So apparently people find Fisher Park Public School in the Ottawa area sexist in their dress code. I’m not sure how a bra strap showing can cause problems or how the codes details are or are not sexist. I am disturbed that this student and others are having to worry about clothing choices and missing class if they get choices wrong. The fact these policies are inconsistent, open to interpretation differences and take up so much of people’s time is telling me they’re doomed to failure. Let’s stop wasting time debating appropriate/not appropriate and just have comfortable, practical and washable school uniforms.
The first commenter in the above piece makes a fair point about bra straps being procative and sexuallizing a teen for it. So many clothing options for children, especially girls, are to sexualize them before their time. Having a school uniform that isn’t open to fetishizing, like some traditional uniforms are, could be one less worry for students and parents. The fashion game of pushing the codes limits or having the latest fashions is eliminated with uniforms.
Stephen Leacock* wrote in favour of students wearing academic gowns about a hundred years ago, and his point in favour is still valid. Uniforms are an equalizer, the poor kids and rich kids all in the same clothes covers up the class distinctions the current system emphasises. There is a subconscious mindset of class in Canada and dress is a sign of which class one belongs to. I’ve known what it is liked to be persecuted for having a limited number of clothes, hand me downs, frayed edges and not the latest fashions. It isn’t just other students making these judgements of worth, teachers also do it, and in some cases consciously, dismissing a student’s potential because of their dress.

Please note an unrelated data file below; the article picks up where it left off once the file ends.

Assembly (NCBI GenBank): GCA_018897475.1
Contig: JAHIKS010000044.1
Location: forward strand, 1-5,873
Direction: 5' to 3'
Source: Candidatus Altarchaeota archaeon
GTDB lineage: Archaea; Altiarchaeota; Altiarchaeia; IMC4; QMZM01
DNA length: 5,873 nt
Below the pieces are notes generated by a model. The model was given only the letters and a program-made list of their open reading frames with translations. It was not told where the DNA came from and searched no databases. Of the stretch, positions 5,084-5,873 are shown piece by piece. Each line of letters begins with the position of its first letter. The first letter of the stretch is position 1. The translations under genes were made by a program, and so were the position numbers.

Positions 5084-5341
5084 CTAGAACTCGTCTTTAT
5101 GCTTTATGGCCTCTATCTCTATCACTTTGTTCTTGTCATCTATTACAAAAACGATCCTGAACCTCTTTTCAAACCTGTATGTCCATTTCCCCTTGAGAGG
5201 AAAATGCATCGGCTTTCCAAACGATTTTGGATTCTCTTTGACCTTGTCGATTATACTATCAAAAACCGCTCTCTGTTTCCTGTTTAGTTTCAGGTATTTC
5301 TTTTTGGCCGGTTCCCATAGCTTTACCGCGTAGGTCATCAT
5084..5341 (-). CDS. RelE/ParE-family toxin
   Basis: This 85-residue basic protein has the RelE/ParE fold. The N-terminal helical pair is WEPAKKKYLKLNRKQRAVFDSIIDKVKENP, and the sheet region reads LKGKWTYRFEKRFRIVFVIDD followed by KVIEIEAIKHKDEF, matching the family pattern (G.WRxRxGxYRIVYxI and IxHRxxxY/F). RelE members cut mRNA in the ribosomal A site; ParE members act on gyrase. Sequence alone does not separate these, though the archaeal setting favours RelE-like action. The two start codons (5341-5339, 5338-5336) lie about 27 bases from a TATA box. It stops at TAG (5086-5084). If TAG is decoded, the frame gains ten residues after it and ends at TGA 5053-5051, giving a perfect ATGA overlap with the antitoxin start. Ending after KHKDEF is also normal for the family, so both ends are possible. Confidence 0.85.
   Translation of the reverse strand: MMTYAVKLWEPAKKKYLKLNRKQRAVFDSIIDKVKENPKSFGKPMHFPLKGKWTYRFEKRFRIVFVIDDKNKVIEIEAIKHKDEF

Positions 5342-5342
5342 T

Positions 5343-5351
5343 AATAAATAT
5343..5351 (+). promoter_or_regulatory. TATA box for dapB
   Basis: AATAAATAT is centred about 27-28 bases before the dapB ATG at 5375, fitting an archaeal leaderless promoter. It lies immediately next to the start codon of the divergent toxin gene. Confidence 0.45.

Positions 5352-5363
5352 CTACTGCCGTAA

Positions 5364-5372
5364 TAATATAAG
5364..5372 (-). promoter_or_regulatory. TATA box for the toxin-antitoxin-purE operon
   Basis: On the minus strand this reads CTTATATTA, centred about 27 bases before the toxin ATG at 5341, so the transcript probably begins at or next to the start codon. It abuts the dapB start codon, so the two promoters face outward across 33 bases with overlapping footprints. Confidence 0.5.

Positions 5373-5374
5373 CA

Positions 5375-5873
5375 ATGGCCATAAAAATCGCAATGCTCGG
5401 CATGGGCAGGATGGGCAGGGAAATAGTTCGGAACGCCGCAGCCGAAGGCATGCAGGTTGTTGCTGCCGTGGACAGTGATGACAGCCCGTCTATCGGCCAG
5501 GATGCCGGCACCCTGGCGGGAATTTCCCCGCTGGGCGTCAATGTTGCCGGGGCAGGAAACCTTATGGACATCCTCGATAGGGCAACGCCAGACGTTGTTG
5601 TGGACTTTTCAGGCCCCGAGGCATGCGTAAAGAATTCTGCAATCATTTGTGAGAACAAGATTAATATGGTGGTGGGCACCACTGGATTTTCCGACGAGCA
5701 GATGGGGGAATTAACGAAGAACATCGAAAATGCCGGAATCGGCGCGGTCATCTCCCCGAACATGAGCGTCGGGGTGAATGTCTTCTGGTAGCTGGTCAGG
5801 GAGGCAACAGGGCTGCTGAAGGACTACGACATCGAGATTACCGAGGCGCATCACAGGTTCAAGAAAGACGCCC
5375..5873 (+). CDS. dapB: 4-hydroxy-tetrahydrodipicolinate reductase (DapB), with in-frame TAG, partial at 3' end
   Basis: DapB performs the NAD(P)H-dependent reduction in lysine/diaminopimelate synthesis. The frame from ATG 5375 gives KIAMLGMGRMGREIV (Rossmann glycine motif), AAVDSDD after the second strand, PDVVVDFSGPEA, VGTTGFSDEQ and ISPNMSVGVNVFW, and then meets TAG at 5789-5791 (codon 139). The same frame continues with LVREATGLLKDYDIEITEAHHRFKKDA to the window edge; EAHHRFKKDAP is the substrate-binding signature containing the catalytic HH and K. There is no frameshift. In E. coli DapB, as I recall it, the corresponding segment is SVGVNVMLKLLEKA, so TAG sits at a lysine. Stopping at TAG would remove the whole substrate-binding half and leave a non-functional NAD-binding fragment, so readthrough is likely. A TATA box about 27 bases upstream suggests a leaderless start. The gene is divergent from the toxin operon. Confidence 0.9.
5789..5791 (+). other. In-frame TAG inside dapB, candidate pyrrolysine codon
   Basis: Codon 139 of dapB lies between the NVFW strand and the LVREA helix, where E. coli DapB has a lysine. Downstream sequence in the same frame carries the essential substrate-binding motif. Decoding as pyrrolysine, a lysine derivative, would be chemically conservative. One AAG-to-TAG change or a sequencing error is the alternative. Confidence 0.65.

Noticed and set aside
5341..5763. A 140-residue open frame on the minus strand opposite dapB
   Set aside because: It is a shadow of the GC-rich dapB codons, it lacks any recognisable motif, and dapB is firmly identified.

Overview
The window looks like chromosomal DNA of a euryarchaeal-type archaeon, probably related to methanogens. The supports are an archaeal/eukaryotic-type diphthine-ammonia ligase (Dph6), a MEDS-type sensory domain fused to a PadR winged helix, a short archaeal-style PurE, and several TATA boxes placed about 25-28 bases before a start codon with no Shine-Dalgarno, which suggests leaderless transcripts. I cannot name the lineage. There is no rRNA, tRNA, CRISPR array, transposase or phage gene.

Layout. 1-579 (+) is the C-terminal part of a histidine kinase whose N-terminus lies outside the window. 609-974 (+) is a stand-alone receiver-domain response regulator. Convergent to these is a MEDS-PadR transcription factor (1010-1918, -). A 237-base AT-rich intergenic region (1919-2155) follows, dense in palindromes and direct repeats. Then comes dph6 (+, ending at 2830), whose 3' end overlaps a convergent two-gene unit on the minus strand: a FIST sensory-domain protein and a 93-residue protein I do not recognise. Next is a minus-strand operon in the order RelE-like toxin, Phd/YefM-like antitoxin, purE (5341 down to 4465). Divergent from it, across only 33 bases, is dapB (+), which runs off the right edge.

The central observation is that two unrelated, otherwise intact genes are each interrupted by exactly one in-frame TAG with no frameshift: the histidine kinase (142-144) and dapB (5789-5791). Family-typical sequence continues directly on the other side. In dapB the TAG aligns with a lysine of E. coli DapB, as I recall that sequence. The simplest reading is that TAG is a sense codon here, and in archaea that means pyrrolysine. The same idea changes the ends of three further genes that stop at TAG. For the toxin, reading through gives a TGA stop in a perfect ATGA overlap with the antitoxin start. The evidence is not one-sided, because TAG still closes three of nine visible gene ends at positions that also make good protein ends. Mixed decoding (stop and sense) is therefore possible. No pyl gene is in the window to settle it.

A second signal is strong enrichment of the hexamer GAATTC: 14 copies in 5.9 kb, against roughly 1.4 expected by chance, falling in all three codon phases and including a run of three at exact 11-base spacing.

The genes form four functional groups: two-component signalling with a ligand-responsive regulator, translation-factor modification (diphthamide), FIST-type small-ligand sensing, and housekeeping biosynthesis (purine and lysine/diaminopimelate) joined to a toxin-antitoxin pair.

Some have argued that uniforms thwart a student’s creativity, which is a rather elitist thing to argue. Try being creative, motivated to learn and successful while being bullied for what you have to wear. Schools should be safe places where children can flourish, not fashion parades where a boy in a pink shirt gets threatened or a girl without a pink shirt gets ostracised. The current system allows consumerism and trivia to dominate too much of the student’s, parent’s and faculties’ time. Time better spent on learning about respect and sexism**. Many successful education systems have uniforms so they’re not likely to adversely affect the chances of our children.
Everyone desires, at some level, to belong. In my past the Canadian Army’s uniform gave more sense of belonging than anything in my school experiences. Some relatives of mine in Britain still keep their old school tie as a reminder. School uniforms are far more egalitarian than what we have now, a current system of class, clique and being sexuallized. Uniforms won’t solve all of our education’s problems but they will give marginalized children a slightly better chance of getting through school without being bullied or neglected for their clothes. That little factor might be the difference between a depressed dropout and a successful future.
Everyone on Wednesdays will wear the school’s pink shirt, no exceptions.
*Stephen Leacock wrote this in The School is the Lever, part of the book Last Leaves. I agree with most of the sentiments of the piece, such as free school dinners where all students eat together. Great way to teach food, cultures etc.
**Holly Painter responded with this point on Twitter and with a link to this view of dress codes. Both make great points, hence the rather plagiaristic edit. I still believe a level playing field of school uniforms allow students to get past the facade of clothing to learn about what really matters about people. Clothes are an expression and school uniforms can express the time for learning.